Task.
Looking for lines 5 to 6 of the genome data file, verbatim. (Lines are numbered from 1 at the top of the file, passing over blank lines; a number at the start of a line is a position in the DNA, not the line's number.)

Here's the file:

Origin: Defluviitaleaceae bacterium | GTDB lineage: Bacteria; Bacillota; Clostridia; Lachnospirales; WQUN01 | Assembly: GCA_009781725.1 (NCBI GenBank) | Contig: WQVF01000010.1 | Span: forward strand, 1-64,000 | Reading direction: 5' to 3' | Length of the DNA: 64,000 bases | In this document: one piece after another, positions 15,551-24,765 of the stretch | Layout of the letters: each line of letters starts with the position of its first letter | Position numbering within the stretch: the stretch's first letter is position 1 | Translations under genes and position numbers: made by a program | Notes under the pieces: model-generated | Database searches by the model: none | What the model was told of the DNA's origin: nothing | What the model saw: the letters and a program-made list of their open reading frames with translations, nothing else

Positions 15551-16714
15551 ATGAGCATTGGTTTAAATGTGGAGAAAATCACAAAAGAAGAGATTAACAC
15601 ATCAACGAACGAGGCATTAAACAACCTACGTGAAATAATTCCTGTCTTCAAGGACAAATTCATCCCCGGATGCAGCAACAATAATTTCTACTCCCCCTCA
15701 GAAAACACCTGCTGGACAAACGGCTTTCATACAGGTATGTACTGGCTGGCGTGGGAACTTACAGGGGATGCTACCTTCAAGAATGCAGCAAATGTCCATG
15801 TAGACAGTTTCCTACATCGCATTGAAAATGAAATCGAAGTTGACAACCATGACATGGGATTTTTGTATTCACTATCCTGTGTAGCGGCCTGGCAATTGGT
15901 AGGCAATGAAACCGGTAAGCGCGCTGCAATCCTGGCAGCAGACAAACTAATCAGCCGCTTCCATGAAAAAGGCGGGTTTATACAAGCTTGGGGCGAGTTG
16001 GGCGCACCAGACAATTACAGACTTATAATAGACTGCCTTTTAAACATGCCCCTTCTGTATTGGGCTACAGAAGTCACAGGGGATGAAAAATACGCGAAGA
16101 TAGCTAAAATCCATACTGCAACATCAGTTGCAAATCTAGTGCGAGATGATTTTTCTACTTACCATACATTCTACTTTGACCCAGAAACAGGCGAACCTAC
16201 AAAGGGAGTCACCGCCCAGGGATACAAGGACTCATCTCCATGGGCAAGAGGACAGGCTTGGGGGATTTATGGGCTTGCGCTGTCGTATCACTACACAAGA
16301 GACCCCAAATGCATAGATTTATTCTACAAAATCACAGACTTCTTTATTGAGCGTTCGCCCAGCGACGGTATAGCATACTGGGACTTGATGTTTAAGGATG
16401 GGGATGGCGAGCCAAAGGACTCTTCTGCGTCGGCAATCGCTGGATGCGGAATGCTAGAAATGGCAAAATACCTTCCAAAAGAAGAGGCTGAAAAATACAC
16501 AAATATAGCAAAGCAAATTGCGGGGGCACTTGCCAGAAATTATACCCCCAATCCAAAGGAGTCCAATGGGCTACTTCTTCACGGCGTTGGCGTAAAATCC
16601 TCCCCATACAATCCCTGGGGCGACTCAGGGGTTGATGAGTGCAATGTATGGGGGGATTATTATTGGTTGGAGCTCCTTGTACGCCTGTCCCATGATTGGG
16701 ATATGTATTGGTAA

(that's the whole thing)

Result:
15701 GAAAACACCTGCTGGACAAACGGCTTTCATACAGGTATGTACTGGCTGGCGTGGGAACTTACAGGGGATGCTACCTTCAAGAATGCAGCAAATGTCCATG
15801 TAGACAGTTTCCTACATCGCATTGAAAATGAAATCGAAGTTGACAACCATGACATGGGATTTTTGTATTCACTATCCTGTGTAGCGGCCTGGCAATTGGT